He has been Gwinnett's Democratic chairman for the last four years and has close ties with his colleagues around the state as vice chairman of the Georgia Association of Democratic County Chairs.

Kidd, on the other hand, is more closely aligned with the party's elected leaders. She served the last two years in the House but lost a bid for the Senate last fall in a district that had been redrawn by the Legislature's Republican majority, making it difficult turf for any Democrat to win.

Berlon and Kidd agree that Democrats sowed the seeds of their recent losses in Georgia during the many decades that the party controlled the governor's office.

Until former Gov. Roy Barnes' upset loss to Republican challenger Sonny Perdue in 2002, the Democratic Party operated out of the governor's office, leaving the chairmanship as a ceremonial post.

"We became an offshoot of the governor's campaign ... fat and happy,'' Berlon said. "We don't have that luxury anymore.''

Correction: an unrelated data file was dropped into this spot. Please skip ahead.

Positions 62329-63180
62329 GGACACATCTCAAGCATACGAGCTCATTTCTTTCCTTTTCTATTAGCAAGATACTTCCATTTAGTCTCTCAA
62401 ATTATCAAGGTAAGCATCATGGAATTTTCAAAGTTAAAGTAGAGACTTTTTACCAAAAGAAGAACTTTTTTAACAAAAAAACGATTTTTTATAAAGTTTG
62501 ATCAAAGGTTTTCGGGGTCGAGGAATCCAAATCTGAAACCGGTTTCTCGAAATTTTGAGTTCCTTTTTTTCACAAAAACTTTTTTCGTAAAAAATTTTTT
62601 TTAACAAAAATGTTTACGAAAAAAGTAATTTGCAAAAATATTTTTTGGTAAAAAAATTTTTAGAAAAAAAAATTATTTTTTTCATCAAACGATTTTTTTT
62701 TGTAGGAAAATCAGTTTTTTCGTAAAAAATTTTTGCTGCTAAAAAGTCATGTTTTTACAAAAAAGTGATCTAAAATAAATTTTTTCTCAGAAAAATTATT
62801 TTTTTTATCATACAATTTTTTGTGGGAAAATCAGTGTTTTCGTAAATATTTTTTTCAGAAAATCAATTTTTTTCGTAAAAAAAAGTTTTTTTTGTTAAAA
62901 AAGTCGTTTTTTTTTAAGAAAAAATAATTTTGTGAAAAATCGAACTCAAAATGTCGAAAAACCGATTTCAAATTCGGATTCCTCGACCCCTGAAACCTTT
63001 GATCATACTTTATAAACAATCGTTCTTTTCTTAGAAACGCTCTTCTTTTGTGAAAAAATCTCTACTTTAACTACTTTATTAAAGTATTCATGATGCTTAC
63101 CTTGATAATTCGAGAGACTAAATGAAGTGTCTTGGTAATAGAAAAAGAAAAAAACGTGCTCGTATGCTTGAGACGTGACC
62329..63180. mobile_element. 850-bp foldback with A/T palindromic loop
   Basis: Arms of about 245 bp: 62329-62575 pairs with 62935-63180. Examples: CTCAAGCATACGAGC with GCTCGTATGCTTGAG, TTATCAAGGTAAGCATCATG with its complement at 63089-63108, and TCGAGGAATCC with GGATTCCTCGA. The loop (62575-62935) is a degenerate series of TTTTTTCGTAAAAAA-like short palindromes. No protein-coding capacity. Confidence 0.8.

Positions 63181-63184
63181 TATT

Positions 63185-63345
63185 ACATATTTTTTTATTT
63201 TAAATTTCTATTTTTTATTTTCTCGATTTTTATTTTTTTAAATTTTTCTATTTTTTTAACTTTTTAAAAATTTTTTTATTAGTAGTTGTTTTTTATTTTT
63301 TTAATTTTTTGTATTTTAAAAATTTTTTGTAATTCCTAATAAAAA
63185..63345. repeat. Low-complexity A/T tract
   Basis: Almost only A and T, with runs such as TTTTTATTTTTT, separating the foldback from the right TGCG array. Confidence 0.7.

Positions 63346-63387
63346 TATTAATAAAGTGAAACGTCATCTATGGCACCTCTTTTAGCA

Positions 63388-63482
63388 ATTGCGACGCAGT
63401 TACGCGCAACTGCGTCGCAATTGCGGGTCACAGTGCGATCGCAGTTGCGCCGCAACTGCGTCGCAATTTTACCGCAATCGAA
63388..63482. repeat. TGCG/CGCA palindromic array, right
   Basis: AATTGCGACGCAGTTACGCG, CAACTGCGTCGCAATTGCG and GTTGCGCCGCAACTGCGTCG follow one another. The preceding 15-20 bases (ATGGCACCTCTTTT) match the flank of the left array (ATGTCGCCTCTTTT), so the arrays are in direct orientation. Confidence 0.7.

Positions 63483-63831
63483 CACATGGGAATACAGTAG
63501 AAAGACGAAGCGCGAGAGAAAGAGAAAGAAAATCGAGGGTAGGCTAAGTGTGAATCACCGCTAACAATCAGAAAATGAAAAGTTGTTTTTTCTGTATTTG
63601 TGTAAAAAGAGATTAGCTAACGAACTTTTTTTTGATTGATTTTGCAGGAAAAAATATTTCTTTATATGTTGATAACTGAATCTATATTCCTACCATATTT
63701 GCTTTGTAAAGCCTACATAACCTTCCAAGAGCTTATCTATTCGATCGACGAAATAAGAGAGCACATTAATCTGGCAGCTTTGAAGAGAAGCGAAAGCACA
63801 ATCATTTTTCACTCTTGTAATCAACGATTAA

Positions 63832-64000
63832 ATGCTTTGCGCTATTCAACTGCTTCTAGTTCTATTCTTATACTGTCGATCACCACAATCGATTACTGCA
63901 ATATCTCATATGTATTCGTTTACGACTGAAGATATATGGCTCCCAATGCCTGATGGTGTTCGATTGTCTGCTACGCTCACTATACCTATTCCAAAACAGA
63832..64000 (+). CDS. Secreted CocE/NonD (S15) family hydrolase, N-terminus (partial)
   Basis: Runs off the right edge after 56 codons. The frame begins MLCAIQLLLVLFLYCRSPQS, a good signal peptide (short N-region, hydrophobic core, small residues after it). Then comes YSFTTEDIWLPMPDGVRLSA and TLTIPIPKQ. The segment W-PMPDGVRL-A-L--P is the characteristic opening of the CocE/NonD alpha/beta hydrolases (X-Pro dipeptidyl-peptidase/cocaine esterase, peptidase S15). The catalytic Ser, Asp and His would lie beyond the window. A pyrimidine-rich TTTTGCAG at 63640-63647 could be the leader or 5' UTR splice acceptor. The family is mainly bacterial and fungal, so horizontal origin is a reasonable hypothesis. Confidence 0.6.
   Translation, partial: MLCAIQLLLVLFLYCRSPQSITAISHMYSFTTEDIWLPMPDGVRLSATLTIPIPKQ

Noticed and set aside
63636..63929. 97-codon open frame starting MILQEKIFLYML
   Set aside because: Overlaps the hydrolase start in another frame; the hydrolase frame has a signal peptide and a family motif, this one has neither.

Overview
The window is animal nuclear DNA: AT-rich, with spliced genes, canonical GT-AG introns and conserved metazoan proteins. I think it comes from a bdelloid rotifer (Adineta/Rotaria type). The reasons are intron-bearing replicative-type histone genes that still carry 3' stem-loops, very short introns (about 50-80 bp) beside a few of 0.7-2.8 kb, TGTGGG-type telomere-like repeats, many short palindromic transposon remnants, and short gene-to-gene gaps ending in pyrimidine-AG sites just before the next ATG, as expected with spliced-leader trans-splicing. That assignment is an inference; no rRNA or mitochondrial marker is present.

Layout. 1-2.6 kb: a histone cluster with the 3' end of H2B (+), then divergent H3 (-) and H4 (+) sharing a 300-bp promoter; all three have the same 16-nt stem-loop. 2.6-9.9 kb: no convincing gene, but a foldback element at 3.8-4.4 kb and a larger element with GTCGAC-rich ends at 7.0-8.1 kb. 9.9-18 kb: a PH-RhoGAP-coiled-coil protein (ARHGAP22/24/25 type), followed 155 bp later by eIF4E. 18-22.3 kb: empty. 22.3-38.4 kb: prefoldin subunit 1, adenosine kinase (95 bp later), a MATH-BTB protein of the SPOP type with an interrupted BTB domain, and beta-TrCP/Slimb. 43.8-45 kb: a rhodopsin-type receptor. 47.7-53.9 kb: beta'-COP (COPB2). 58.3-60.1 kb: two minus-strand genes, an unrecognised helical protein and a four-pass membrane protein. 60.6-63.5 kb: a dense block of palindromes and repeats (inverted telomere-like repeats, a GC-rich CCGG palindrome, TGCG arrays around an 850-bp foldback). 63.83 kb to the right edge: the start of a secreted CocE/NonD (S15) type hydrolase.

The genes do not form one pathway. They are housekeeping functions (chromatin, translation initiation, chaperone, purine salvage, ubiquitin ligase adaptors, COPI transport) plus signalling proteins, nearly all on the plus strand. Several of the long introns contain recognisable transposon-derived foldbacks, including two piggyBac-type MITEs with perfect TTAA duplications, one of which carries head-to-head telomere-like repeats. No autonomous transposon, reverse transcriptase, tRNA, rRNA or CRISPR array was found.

Indeed, Barnes' defeat was accompanied by the loss of Max Cleland's U.S. Senate seat to Republican Saxby Chambliss.

Within days of that, four Democratic state senators switched parties, giving the GOP control of the Senate.

Republicans went on in 2004 to capture the state's other U.S. Senate seat and win a majority of the Georgia House, giving the GOP complete control of the General Assembly.

The string of Republican victories continued last fall with the re-election of Perdue and the election of Georgia's first GOP lieutenant governor and secretary of state. Republicans also held onto their legislative majorities.

To get back on the winning track, Berlon said Democrats need what he called a "ground game,'' a grass-roots strategy that builds from the bottom up rather than the top down.

Kidd, daughter of the late Gov. Ernest Vandiver, said her party need look no further than to Georgia Republicans for a model.

"Republicans had 14 to 15 years to work from the grass-roots,'' she said. "They've done it right. That's why they are where they are today.''

Jackson and Nelson say they are particularly well suited to appeal to groups of voters who have abandoned the Democratic Party in droves in recent years: rural Georgians and Christians, respectively.

Jackson served three terms in the state Senate representing a district in the North Georgia mountains, leaving office in 2004.